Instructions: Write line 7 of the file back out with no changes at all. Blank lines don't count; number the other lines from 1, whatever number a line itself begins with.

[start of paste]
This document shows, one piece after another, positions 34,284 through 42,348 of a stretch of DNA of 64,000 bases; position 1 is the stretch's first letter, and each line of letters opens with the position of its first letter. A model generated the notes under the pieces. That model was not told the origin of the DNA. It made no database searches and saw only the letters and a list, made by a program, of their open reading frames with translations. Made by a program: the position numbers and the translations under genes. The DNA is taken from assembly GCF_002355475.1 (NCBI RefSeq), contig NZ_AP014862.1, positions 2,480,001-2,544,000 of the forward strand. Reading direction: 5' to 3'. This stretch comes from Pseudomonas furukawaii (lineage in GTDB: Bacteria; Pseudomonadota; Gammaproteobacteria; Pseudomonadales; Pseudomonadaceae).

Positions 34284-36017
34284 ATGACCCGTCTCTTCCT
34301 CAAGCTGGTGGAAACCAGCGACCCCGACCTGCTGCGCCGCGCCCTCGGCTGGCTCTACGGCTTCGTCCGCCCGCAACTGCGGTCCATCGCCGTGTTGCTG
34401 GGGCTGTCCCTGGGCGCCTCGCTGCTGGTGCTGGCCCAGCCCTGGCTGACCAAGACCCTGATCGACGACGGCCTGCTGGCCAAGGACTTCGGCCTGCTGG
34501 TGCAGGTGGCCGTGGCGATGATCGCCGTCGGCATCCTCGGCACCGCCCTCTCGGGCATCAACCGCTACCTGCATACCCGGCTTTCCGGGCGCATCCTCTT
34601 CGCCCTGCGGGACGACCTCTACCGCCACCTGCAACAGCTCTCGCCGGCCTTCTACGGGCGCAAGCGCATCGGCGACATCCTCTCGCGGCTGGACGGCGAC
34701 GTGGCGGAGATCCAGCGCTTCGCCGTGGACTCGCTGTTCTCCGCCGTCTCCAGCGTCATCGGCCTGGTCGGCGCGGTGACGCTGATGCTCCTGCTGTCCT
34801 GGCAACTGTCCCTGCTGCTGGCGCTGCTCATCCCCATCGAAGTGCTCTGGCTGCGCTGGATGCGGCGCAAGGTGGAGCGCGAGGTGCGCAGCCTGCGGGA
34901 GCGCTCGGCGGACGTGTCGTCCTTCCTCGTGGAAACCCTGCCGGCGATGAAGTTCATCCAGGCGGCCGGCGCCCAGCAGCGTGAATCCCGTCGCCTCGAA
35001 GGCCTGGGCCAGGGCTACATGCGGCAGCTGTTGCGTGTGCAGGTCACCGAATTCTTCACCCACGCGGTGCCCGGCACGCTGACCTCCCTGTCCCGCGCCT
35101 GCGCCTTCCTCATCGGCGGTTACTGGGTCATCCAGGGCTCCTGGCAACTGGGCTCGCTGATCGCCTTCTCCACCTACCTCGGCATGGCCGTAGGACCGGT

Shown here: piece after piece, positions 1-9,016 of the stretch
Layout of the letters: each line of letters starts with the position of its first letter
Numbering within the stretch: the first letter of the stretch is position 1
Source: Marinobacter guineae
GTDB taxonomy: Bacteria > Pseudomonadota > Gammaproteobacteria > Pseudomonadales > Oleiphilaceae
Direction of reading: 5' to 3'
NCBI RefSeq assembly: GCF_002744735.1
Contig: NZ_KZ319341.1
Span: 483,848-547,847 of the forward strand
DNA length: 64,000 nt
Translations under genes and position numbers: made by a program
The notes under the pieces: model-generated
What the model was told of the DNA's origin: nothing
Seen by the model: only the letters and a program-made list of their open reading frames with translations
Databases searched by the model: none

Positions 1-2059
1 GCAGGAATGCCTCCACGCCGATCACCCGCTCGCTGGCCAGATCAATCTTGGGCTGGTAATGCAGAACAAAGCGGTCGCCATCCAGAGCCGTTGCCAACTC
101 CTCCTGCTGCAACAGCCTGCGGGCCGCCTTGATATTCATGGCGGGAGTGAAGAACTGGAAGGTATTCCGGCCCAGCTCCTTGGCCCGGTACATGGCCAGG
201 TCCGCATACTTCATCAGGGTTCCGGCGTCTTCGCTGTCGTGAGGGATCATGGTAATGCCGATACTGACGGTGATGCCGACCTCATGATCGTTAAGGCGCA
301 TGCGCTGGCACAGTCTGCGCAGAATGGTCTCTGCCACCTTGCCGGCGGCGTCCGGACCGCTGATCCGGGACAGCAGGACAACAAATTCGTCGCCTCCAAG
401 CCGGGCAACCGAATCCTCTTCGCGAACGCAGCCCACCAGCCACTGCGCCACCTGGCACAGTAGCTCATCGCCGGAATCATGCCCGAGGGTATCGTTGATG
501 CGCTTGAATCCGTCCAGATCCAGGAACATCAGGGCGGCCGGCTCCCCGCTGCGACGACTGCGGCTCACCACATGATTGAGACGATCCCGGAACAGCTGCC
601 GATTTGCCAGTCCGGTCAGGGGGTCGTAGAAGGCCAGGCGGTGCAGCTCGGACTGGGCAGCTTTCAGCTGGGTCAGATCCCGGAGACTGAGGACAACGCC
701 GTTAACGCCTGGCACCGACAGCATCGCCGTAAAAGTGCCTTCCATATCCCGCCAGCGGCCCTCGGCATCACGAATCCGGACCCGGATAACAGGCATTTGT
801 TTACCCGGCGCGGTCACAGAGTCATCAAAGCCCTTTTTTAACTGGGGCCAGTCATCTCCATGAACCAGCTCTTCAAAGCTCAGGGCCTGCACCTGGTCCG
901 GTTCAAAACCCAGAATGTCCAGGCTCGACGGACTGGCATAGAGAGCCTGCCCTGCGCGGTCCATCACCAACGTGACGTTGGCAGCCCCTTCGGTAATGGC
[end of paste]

34601 CGCCCTGCGGGACGACCTCTACCGCCACCTGCAACAGCTCTCGCCGGCCTTCTACGGGCGCAAGCGCATCGGCGACATCCTCTCGCGGCTGGACGGCGAC